California to become first state to hold summit in support of Paris Agreement
California Gov. Jerry Brown speaks in the Clean Energy Ministerial International Forum in Beijing on June 6, 2017.
California Governor Jerry Brown is not about to take a back seat to President Donald Trump when it comes to summit meetings, or for that matter, anything else.
On Thursday, as world leaders gathered in Germany for a high-stakes G-20 Summit meeting, during which climate change policies will be a major source of tension, Brown announced he will be holding a Global Climate Action Summit in San Francisco in 2018.
Since President Trump declared that the U.S. intends to withdraw from the Paris Climate Agreement, Brown has been using his status as the governor of the most populous state — and world’s sixth-largest economy — to negotiate directly with foreign governments, including China and Canada, on climate policies.
"It’s up to you and it’s up to me and tens of millions of other people to get it together to roll back the forces of carbonization and join together to combat the existential threat of climate change," Brown said in a video message to a festival in Hamburg, the site of the G-20 meeting.
"President Trump is trying to get out of the Paris Agreement, but he doesn’t speak for the rest of America. We in California and in states all across America believe it’s time to act, it’s time to join together and that’s why at this Climate Action Summit we’re going to get it done," Brown said.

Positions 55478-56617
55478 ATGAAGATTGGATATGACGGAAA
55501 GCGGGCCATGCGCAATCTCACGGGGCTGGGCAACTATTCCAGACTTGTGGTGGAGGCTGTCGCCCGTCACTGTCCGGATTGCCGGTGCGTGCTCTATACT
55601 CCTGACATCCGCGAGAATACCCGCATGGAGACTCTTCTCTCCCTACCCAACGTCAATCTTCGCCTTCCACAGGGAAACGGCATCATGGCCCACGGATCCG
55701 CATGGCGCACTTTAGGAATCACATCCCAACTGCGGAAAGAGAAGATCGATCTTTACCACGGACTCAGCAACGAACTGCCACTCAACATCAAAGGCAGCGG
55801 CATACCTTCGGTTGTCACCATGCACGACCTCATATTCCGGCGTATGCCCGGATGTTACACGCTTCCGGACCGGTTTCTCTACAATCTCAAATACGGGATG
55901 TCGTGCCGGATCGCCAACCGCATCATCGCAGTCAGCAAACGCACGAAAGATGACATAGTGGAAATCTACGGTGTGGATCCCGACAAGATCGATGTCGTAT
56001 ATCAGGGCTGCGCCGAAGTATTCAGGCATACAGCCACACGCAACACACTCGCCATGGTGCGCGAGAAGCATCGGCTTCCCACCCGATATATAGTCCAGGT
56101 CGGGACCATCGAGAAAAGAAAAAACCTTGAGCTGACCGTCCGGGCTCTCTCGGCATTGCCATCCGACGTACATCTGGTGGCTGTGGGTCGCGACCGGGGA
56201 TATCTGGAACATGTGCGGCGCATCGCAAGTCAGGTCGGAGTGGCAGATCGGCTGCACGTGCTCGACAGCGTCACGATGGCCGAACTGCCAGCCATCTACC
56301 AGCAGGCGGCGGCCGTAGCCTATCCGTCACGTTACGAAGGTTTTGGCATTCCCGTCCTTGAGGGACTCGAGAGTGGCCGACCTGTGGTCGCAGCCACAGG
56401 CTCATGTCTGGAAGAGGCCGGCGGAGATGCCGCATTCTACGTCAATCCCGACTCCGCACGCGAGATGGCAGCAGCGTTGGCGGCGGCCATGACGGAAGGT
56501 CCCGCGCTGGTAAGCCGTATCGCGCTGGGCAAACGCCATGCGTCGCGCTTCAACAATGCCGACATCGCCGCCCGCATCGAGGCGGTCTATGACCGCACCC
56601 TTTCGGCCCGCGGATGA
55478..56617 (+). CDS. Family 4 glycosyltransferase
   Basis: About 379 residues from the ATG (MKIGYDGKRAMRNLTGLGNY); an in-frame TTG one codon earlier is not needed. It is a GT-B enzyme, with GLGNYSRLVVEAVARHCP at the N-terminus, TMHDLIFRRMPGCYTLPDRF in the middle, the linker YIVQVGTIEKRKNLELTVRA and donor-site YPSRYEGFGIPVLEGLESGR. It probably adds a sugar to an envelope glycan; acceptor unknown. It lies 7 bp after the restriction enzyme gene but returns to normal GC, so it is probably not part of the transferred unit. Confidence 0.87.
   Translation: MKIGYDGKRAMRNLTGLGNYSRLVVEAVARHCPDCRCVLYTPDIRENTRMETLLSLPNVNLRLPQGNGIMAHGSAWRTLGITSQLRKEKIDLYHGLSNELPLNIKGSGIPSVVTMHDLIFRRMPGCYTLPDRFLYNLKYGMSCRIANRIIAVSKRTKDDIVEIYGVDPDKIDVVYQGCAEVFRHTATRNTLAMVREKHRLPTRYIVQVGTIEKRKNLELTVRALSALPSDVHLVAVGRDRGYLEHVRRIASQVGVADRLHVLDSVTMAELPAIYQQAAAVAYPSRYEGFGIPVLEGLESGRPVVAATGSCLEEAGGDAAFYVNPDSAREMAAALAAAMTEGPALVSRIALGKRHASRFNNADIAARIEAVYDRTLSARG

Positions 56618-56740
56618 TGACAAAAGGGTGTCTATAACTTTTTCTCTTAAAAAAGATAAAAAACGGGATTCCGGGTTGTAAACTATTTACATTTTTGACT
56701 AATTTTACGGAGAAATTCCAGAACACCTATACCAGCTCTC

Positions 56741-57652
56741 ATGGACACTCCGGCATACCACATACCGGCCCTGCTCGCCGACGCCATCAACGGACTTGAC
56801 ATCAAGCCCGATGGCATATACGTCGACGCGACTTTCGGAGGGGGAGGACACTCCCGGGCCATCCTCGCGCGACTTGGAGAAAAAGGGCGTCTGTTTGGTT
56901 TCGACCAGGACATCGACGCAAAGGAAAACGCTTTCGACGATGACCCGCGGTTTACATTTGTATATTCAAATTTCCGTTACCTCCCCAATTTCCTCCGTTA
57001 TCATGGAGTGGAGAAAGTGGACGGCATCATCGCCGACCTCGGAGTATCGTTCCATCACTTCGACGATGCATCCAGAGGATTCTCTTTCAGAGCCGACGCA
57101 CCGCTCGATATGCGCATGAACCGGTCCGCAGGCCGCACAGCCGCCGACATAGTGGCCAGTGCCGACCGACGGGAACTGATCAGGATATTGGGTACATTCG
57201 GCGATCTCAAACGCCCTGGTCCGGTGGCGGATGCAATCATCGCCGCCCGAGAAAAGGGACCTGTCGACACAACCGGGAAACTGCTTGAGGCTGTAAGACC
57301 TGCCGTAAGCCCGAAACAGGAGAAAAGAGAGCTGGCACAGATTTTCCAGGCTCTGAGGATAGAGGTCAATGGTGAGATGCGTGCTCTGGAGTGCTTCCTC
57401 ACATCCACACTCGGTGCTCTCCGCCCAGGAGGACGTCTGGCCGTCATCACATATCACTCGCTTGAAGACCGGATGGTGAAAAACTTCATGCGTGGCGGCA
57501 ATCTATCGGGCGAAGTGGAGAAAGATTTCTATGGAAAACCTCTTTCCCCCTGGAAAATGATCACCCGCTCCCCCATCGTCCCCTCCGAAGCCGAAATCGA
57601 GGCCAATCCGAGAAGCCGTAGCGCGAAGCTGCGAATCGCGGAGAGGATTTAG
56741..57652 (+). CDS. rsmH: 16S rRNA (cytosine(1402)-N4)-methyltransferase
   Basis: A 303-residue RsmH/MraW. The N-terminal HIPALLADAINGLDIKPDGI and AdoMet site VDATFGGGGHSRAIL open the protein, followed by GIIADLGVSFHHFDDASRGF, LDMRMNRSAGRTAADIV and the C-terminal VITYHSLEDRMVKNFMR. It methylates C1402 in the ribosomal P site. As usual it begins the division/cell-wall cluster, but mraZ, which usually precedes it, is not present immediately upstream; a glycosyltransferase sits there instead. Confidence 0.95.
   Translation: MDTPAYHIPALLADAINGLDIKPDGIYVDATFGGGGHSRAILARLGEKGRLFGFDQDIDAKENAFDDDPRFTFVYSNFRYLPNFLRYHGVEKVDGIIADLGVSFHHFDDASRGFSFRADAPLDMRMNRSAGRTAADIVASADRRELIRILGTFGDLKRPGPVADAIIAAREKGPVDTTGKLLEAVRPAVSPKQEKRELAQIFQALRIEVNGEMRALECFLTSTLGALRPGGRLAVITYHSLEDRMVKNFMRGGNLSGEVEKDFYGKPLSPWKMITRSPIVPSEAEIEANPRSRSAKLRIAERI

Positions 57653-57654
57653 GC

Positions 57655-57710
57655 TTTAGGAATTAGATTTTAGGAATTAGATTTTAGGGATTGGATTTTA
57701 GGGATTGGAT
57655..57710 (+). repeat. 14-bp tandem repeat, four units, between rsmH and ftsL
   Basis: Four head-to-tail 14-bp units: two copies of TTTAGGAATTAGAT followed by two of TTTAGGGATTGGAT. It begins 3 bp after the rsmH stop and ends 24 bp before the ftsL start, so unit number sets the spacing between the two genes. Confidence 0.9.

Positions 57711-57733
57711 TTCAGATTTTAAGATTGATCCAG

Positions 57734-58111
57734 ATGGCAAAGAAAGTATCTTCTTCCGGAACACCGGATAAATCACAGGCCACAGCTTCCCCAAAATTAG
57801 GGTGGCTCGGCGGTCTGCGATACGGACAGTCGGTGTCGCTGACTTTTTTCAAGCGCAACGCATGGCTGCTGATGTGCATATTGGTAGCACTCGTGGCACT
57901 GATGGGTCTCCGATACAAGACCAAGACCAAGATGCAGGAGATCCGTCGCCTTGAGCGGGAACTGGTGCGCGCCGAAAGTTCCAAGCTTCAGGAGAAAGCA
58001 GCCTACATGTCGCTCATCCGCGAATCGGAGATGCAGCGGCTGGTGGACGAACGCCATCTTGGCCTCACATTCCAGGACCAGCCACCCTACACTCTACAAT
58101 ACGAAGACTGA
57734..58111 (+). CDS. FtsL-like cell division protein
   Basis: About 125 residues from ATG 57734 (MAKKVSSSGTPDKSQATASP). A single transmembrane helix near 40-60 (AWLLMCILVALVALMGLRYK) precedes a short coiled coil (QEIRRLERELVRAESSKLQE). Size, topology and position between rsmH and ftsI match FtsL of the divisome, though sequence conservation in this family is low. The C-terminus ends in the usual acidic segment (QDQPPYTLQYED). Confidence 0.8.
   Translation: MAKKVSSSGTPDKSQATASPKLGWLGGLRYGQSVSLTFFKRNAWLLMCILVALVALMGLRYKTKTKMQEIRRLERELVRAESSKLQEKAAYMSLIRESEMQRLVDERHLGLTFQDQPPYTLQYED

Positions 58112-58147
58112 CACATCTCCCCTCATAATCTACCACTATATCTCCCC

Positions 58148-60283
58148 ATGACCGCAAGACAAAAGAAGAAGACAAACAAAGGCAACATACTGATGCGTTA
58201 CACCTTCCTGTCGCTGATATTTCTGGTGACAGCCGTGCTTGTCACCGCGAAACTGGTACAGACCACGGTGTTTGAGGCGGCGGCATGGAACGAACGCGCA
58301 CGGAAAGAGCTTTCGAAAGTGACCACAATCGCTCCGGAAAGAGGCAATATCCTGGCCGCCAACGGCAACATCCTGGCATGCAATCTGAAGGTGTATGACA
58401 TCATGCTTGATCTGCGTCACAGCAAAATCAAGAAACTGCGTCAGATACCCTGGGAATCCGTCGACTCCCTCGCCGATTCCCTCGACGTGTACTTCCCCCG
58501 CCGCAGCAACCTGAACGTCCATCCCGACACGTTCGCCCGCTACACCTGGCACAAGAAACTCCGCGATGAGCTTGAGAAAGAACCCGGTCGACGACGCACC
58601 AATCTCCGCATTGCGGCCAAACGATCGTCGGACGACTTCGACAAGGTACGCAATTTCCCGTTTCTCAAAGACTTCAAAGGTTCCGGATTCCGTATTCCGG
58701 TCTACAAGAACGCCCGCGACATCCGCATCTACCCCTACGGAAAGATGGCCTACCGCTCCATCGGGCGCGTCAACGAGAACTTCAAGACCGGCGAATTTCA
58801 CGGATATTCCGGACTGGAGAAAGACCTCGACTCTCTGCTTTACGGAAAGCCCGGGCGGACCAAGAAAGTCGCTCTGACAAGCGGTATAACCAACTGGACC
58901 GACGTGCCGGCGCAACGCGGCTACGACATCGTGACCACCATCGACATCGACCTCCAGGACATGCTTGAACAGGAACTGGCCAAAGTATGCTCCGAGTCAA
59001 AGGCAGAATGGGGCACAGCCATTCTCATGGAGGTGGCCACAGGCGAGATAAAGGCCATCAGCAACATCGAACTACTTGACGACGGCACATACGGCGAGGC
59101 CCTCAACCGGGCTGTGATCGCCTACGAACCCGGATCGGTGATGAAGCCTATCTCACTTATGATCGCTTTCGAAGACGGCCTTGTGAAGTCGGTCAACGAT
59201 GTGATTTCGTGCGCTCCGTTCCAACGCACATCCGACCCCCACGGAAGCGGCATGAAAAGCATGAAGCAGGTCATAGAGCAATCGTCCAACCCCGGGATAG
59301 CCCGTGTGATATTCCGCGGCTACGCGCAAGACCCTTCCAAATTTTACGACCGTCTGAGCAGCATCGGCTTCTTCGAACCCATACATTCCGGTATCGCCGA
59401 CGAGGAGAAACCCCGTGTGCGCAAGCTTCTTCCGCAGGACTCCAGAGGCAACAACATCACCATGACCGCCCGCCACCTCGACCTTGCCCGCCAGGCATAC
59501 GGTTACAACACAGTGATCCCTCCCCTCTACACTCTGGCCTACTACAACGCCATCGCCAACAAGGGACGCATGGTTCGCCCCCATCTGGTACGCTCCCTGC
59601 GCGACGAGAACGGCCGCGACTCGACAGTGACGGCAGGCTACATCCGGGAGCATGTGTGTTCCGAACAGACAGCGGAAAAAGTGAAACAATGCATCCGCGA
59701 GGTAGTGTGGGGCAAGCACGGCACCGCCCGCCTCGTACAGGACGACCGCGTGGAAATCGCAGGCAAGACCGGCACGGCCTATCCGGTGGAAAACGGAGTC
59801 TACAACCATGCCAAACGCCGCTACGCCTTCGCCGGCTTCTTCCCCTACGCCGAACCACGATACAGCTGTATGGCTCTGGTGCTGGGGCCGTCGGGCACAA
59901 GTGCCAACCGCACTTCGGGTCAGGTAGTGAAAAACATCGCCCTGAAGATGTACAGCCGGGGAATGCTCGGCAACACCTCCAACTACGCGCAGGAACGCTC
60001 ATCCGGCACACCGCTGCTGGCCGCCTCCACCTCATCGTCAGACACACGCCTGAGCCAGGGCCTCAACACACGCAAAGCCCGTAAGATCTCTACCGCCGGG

Since Trump’s Paris Agreement announcement on June 1, dozens of mayors and 13 governors have bucked the White House and said they intend to meet the agreement’s goals anyway.
California is part of the Under 2 Coalition, which is an international consortium of cities, states, and countries committed to keeping global warming to below 2 degrees Celsius, or 3.6 degrees Fahrenheit, below preindustrial levels through 2100.
Coalition members aim to, among other actions, reduce their greenhouse gas emissions to 80 to 95 percent below 1990 levels.
The 2018 climate summit in California will be timed to precede a round of U.N. climate negotiations, and according to the governor’s office, it will mark the first time a U.S. state has hosted an international climate change conference with the direct goal of supporting the Paris Agreement.
California aims to generate half of its electricity from renewable sources by 2030, and has put in place the strictest greenhouse gas emissions reduction plans in the country.